The chain said increased competition from supermarkets and higher pay and bonuses for pub staff had kept operating profit down, falling 1.1 per cent to £55.1m.
Profit before tax and exceptional items dropped 0.9 per cent to £37.5m.
Mr Martin reiterated his calls for tax parity between pubs and supermarkets, as the lower rate paid by supermarkets is “the biggest danger to the pub industry”.
He said: “Thanks mainly to the work of Jacques Borel’s VAT Club, there is a growing realisation among politicians, the media and the public that pubs are overtaxed and that a level tax playing field will create more jobs and taxes for the country.”
Revenue climbed nine per cent to £744.4m in the 26 weeks to January 25, while like-for-like sales rose 4.5 per cent.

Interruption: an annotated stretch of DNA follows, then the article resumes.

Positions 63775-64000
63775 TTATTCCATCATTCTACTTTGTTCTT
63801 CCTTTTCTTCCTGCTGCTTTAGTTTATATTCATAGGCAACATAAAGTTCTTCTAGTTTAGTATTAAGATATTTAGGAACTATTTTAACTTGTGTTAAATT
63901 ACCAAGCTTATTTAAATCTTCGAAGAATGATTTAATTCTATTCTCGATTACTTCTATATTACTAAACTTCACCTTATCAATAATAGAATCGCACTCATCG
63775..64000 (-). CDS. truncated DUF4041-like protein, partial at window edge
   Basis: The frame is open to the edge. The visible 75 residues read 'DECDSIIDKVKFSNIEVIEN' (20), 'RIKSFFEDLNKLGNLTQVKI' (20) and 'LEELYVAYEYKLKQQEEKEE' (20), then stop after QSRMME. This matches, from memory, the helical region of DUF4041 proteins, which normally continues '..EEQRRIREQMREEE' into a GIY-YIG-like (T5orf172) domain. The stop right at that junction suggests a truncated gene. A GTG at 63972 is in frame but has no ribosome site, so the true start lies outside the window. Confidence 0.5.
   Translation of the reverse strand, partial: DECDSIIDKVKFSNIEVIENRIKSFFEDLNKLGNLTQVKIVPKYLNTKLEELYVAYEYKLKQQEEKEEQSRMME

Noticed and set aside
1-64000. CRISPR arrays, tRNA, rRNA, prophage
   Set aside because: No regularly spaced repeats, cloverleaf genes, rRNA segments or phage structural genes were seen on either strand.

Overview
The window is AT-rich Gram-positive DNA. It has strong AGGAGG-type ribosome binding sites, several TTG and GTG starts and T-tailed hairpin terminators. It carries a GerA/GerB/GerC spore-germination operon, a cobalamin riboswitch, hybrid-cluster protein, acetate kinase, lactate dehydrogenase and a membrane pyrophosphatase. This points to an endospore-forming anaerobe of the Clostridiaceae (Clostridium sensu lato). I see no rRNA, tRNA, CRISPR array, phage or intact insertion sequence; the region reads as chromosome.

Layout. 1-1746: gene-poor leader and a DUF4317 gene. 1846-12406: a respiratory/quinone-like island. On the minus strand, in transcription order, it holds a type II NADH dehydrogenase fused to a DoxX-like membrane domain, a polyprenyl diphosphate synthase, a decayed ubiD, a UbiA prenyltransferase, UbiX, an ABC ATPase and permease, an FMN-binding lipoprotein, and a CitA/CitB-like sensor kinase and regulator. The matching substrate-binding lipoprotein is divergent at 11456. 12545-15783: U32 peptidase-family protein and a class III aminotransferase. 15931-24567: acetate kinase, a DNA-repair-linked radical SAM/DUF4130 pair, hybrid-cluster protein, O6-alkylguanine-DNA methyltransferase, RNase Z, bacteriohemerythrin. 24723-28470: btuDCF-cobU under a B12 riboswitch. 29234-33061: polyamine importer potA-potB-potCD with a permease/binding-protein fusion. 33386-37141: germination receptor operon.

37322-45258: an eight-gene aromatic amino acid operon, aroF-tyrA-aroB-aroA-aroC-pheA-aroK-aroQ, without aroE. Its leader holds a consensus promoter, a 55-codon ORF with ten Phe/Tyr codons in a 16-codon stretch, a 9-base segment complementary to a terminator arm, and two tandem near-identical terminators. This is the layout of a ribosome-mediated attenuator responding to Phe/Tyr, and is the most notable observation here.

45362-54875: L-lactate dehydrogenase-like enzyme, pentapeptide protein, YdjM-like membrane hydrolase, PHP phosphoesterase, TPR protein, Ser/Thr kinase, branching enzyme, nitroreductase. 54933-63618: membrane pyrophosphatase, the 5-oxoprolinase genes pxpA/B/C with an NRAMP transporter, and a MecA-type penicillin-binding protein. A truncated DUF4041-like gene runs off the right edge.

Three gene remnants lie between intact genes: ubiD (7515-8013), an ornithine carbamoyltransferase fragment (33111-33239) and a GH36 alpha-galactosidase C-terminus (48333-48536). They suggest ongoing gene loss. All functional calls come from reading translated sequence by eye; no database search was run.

Since the period ended, like-for-like sales were up 1.6 per cent in the six weeks to March 8 and total sales up 5.6 per cent, JD Wetherspoon chairman Tim Martin said.
Mr Martin highlighted the business’ strong coffee and breakfast trade, with its 900-plus pubs selling approximately 50 million Lavazza coffees and teas per annum and about 24 million breakfasts.
According to research by CGA Peach, this beats coffee chains Caffe Nero and Pret a Manger for breakfast trade, he said.